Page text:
Designing an enclosure cooling system for a water treatment plant is different than for most other industrial settings. The environment in and around the plant is far more likely to have high humidity, and to be exposed to the corrosive liquids and vapors from the harsh chemical reagents required to sterilize the infrastructure from viruses, bacteria and other toxins present in the wastewater stream.
While these chemicals are necessary for purifying the water, they are highly destructive to the electrical and electronic equipment used to operate the blowers, pumps, fans and filters running the plant. Unfortunately, confining these components within a protective enclosure allows waste heat to build up. This excess heat will negatively affect their operation, leading to decreased efficiency, increased maintenance time and costs, and ultimately potential catastrophic failure.
If the enclosure is situated near a source of heat, such as a boiler, or is located outdoors where it receives direct insolation, the heat in the enclosure will be increased further. In the presence of all these threats, unprotected electrical equipment may rapidly deteriorate without adequate protection.
NEMA Type 4X
Most enclosures in water treatment plants conform to the National Electrical Manufacturers Association (NEMA) Type 4X rating, which is weatherproof and resistant to direct water spray. These enclosures are tightly sealed to prevent the entry of corrosive vapors, moisture or solid chemical reagents.
To maintain this seal, NEMA 4X enclosures require a closed loop cooling system, in which air inside the electrical enclosure has no direct contact with outside air. Rather than blowing air into the interior, such as with a fan, a closed-loop system transfers heat from inside to outside the sealed enclosure, ensuring that it is not contaminated with ambient air containing, dirt, chemicals, dust, moisture or foreign matter. This is the only way to protect sensitive components in a NEMA 4X environment while maintaining them within the required operational temperature range.
Dealing with high humidity
The humidity in a water treatment plant is consistently high, particularly inside buildings. Despite enclosure sealing, moisture-laden air can find its way into enclosures, especially during maintenance. If not removed, high humidity accelerates corrosion of electrical equipment.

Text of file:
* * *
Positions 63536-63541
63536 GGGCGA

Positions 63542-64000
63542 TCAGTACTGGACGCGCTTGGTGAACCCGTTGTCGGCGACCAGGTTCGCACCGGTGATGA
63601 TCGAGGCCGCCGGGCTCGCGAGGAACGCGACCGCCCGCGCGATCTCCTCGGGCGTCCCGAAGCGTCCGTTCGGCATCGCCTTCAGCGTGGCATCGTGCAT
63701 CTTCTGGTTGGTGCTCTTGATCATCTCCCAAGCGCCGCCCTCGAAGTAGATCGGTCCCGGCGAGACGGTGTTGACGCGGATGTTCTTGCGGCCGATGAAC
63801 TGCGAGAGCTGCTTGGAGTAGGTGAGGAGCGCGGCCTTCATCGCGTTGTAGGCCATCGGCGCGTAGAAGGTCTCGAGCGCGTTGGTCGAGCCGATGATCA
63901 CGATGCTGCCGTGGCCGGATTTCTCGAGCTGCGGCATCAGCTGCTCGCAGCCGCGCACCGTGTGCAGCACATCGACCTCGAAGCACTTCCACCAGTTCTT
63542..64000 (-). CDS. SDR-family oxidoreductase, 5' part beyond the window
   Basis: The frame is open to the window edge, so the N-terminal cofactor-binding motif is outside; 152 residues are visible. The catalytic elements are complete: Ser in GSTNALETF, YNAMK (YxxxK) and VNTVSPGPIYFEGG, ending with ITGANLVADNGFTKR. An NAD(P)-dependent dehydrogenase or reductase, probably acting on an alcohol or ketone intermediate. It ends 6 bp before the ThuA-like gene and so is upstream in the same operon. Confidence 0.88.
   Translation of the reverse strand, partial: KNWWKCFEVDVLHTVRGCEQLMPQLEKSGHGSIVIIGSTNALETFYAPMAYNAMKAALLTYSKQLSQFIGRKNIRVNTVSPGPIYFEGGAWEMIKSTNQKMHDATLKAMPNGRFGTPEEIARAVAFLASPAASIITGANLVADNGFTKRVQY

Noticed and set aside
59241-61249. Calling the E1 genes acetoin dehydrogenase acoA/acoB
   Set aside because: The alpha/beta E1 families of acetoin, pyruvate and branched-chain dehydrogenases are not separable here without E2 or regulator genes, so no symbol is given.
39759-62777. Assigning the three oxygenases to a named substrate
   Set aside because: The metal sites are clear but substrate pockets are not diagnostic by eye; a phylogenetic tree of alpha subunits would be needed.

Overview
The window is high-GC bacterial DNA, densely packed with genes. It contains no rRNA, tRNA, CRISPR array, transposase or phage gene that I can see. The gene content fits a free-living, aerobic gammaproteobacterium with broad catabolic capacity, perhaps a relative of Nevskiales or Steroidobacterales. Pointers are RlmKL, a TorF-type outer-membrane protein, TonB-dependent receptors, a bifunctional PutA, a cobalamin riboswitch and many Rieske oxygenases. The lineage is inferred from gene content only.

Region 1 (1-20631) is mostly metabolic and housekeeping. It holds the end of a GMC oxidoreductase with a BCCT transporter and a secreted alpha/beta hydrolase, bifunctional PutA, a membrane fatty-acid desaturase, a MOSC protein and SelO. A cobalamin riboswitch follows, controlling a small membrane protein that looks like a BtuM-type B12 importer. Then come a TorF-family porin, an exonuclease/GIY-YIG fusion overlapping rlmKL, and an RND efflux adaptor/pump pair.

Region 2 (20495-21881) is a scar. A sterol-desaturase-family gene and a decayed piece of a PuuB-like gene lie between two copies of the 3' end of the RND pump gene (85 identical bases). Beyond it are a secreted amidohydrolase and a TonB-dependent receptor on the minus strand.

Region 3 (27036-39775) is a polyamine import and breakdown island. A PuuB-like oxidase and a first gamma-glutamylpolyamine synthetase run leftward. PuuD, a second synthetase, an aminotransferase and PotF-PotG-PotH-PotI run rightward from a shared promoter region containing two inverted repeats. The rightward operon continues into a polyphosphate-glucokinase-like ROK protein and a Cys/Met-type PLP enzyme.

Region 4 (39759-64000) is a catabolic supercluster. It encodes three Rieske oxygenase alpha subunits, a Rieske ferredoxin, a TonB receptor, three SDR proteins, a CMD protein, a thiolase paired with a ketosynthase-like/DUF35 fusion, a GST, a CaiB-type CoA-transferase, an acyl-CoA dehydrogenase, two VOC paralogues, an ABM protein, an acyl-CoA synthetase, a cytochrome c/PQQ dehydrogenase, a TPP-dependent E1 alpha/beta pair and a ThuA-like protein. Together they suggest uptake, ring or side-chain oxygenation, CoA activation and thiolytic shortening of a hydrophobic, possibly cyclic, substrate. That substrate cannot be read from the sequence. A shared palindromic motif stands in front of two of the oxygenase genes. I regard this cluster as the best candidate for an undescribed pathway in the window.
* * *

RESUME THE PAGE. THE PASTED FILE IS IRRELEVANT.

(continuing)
Some enclosure air conditioners come with a built-in condensation management solution, which actively removes the condensate generated by the air conditioner using hot gas from the compressor to boil off the water from a moisture collection tray at the bottom of the unit and discharging it to the ambient air. This also prevents a buildup of water leaking from the air conditioner onto the floor of the water treatment plant, which could present a hazard.
Various chemicals are used to disinfect water, including chlorine, hydrogen peroxide, ozone, calcium nitrate and sodium bisulphate. Many of these chemicals are highly corrosive towards carbon steel and aluminum.
In order to protect equipment used in water treatment plants, the enclosure and all steel surfaces exposed to corrosion should be manufactured from stainless steel. Depending upon the application, either type 304 or 316 can be specified, and the entire enclosure highly polished to a number 4 finish. All units are built on a rigid chassis with a seam-welded shroud, and the top is sloped to prevent the accumulation of water.
The enclosure air conditioner housing has two separate compartments: the evaporator coil, within a sealed portion, which directly communicates with the electrical enclosure, and the condenser coil in a second compartment, which must be ventilated to allow the refrigerant to condense. Condenser and evaporator coils are manufactured from copper, and to avoid corrosion, these coils should be electrostatically epoxy coated. All other tubing should also be epoxy caoted, and a corrosion-resistant 45% silver solder should be used to braze all joints.
Redundant systems for critical applications
For critical water treatment applications, such as water recycling plants supplying a municipality with near-drinking quality water, or sewage treatment plants which may overflow into nearby waterways, failure is not an option. In these situations, a customized redundant enclosure cooling system should be considered.
In this type of system, two self-contained air conditioners share the cooling load for the enclosure, and alternate operation so that the units share the work load equally. In the event of failure of one air conditioner, the full cooling load can be borne by the remaining unit. If extra cooling becomes necessary, both air conditioners will operate.
To learn more about corrosion-resistant enclosure air conditioners, along with critical options and accessories which may be required for use in water and wastewater treatment plants, contact our Thermal Edge.